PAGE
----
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From emergencies to uncertainties, here's why the A&E should be your answer

The prospect of a visit to the accident and emergency department can be daunting – but not so much when you know what to expect.

From emergencies to uncertainties, here's why the A&E should be your answer

Processes at modern-day A&E departments have been streamlined for an optimal patient experience. Photo: Shutterstock

The prospect of a visit to the accident and emergency department can be daunting – but not so much when you know what to expect.

The phrase “accident and emergency” evokes a certain sense of foreboding, to the point that a visit to the accident and emergency (A&E) department may be an intimidating idea for some of us.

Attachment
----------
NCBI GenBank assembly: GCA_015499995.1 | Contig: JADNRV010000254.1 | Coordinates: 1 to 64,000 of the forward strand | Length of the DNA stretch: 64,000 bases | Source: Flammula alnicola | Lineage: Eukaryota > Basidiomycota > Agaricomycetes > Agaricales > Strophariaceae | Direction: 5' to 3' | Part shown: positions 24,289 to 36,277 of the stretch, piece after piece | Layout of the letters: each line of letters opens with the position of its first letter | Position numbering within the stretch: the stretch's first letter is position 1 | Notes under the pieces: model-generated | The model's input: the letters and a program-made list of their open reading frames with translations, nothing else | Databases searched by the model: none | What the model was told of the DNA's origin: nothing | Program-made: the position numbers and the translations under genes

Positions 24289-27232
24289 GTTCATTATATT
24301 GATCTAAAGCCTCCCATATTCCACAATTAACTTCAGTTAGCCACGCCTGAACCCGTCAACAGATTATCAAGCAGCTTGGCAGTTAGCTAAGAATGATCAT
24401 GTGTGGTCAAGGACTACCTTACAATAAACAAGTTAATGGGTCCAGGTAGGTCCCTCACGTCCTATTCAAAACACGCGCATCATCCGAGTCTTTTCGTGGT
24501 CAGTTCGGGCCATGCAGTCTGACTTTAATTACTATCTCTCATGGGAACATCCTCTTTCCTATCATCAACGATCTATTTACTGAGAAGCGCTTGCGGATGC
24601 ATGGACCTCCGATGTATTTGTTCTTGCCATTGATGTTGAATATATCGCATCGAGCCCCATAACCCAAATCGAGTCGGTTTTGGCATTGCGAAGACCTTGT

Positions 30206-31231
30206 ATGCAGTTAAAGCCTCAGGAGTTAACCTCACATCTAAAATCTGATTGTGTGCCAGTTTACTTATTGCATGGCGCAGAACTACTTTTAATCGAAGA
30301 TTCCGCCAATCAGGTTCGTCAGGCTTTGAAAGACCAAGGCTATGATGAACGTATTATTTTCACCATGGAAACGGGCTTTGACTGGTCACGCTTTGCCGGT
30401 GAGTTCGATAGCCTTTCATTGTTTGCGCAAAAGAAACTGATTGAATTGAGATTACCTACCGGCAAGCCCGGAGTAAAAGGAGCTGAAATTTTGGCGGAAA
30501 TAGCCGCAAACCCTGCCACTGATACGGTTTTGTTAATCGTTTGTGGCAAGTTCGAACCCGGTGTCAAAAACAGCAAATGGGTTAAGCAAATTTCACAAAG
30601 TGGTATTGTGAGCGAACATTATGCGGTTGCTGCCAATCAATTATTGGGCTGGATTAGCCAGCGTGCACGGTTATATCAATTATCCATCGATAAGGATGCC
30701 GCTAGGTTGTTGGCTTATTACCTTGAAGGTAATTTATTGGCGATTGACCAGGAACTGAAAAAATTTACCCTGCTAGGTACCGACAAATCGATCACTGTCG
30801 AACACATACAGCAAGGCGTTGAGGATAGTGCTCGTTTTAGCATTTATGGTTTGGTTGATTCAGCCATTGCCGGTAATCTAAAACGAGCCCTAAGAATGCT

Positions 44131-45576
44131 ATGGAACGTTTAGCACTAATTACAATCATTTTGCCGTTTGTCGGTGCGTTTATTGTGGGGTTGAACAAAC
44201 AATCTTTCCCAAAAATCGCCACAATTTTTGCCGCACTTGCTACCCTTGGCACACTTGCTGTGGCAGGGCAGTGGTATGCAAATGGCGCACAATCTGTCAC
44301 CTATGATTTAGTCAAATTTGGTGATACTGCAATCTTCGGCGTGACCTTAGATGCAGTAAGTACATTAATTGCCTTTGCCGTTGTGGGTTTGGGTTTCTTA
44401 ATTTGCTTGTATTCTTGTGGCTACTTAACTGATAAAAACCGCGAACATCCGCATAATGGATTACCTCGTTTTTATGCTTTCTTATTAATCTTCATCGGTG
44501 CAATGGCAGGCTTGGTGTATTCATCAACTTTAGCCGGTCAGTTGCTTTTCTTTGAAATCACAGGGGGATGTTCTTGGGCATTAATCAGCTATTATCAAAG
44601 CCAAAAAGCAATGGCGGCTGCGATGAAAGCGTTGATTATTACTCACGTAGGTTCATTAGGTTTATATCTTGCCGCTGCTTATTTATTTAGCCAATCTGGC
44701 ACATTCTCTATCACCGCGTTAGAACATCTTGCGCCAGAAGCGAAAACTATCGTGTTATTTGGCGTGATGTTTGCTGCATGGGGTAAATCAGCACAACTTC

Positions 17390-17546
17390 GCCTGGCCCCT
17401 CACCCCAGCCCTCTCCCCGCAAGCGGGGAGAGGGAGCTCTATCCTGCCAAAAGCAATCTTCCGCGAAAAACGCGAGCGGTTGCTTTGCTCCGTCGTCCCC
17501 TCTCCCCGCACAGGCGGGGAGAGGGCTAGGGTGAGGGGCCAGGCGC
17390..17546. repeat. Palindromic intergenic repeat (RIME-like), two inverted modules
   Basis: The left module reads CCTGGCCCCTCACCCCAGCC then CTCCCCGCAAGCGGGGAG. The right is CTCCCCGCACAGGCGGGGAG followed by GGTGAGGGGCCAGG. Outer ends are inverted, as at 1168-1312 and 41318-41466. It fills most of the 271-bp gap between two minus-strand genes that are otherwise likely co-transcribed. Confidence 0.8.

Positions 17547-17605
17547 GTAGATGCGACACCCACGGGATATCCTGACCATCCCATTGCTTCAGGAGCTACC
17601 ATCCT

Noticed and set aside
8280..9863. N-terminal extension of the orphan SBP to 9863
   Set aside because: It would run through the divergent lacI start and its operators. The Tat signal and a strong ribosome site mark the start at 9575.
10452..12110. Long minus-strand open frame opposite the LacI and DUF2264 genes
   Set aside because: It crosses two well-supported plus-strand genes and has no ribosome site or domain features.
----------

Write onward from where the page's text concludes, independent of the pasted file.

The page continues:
In reality, the A&E – just like a clinic or specialist centre – has an important role to play in the healthcare ecosystem. In fact, modern-day A&E departments have been streamlined and optimised such that one needn’t hesitate making that visit should the need arise.

But what exactly goes on over at the A&E? When is the ‘right time’ to make a visit? Here’s a rundown of what you can expect from a typical A&E experience.

WHEN TO GO TO THE A&E

According to Dr Kevin Sim, A&E resident physician at Mount Elizabeth Hospital, a common misconception is that A&Es are reserved solely for those with emergency conditions. In the case of Mount Elizabeth Hospitals, the A&E comprises both an A&E department as well as a 24-hour walk-in clinic.

“We address conditions ranging from immediate emergencies to less urgent conditions. We also act as a front door to the hospital to help patients who need an appropriate specialist's consultation,” he explained.